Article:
Dec 22, 2015 12:15:11 PM / by John Duval
With 2016 just around the corner, you may be thinking of some personal and professional New Year’s resolutions. Or, you could be loading up on holidays treats because you know that resolution is coming soon. Either way, during this time of year we can’t help but reflect back on the past year and start setting goals for the next.
We have a lot of experience in human resources and like to keep on eye on trends, changes, and challenges in the industry. With 2016 right on the horizon, we thought we should propose some HR resolutions for the new year. Between ACA reporting, the DOL’s proposed overtime laws, and the up and coming Generation Z, 2016 promises to be a big year.
Here’s what we suggest Human Resources think about, try, or work on in 2016:
In the past, HR managers used data to measure current employee performance while their guts made the call for hiring. Now, companies are relying on data to recruit the best talent. By analyzing data, employers can objectively evaluate job candidates. These data-driven companies can also use insights to identify trends in their workforces and industries. Look out for this objective research to play a big role in talent recruitment trends in 2016. How does your company use analytics as part of your HR strategy?
Annual performance reviews may be a thing of the past. Many companies like Deloitte are moving away from annual or end-of-project reviews. Instead, they're opting for real-time feedback and alternative performance procedures. When they looked at the numbers, Deloitte knew their current system needed to change. They learned that performance management eats up 2 million hours each year!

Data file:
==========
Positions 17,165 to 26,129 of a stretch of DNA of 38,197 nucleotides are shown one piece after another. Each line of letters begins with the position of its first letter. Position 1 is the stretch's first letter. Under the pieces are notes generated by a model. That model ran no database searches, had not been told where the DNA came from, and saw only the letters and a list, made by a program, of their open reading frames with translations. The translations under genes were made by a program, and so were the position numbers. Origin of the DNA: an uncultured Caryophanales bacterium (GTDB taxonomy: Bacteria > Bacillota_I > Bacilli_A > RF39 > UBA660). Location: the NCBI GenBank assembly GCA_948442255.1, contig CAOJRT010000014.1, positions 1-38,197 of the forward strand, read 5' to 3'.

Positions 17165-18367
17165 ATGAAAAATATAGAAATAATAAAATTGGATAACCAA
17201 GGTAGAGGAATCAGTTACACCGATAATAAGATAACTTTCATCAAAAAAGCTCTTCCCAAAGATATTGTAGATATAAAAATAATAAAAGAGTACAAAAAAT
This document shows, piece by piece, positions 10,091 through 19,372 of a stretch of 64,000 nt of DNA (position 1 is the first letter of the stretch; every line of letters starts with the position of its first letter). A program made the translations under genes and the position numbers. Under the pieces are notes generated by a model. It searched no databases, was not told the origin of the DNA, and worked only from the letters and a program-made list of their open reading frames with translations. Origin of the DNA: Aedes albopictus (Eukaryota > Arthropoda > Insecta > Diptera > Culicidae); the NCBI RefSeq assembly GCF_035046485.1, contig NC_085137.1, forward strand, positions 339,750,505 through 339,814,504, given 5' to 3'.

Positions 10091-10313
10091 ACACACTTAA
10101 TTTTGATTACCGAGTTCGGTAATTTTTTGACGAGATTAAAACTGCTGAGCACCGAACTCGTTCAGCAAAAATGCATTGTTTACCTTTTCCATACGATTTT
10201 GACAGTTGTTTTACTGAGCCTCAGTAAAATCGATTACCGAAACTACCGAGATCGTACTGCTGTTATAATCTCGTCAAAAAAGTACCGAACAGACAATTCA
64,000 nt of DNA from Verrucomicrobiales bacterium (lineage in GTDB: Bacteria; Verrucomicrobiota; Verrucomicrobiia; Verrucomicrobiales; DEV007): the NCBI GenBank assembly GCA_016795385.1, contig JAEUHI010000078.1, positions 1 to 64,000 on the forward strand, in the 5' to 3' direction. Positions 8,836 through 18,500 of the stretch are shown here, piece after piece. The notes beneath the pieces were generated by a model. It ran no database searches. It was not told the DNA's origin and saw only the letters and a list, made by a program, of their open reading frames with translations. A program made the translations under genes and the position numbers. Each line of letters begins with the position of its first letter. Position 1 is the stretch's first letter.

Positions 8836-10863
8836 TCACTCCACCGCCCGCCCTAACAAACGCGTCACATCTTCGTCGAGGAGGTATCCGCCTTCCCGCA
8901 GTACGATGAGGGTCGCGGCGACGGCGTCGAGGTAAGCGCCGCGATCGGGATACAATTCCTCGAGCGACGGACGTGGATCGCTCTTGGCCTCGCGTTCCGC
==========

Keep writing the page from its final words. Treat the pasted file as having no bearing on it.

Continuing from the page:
After digging even deeper into the data, the company found these 2 million hours were not driving better performance or employee engagement. The new system aims to offer more useful feedback to employees at all levels of performance, not just a five-point scale rating. Apps like Impraise also allow employees to offer peer-to-peer feedback and coaching. Changes in traditional feedback and performance reviews will be more productive and better resonate with employees while contributing to employee engagement.
2016 marks some significant changes in the workforce. First, some 3.5 million Baby Boomers will retire this year. Second, the first wave of Generation Z will enter the workforce. Third, it’s estimated that one-fourth of millennial employees will take on management roles. Is your company prepared for these changes in the workforce? People have already begun to analyze Generation Z. How will they act as consumers and employees? How will they view technology? What do they value? In 2016, prepare to shift your recruitment, hiring, and other HR strategy for these changes in the age of the workforce.
With many Baby Boomers retiring and millennials making up more of the workforce, there is a rise in focus on workplace flexibility. Alternative employee benefits are drawing more millennials to companies, even over salary. Plus, this is an employee benefit a small business can afford. Flexibility can come in the form of telecommuting, coworking spaces, and flex work weeks. With the tech tools available today, this flexibility could be possible for your organization. Does your company offer workplace flexibility? What works better for employees?
If you haven’t already switched to an integrated HR system, 2016 is the year. The age of the siloed processes is over and done. HR managers no longer need to have payroll on one system, time tracking on another, and other HR matters on yet another program—or worse—on paper. Not only does this cloud-based system allow HR managers to access data anytime, anyplace, but also streamlines your entire HR process. Companies need integrated systems to communicate with other departments like IT or Legal. Legislation around the Affordable Care Act, like tracking and reporting requirements, requires more record keeping and data processing than ever before. Is your organization ready to make the switch?
Congratulations on making it through another year—2016 looks like a promising one for Human Resources and workforce management. If you’re interested in hearing more about how to execute some of these changes in your workforce, we’d love to chat.
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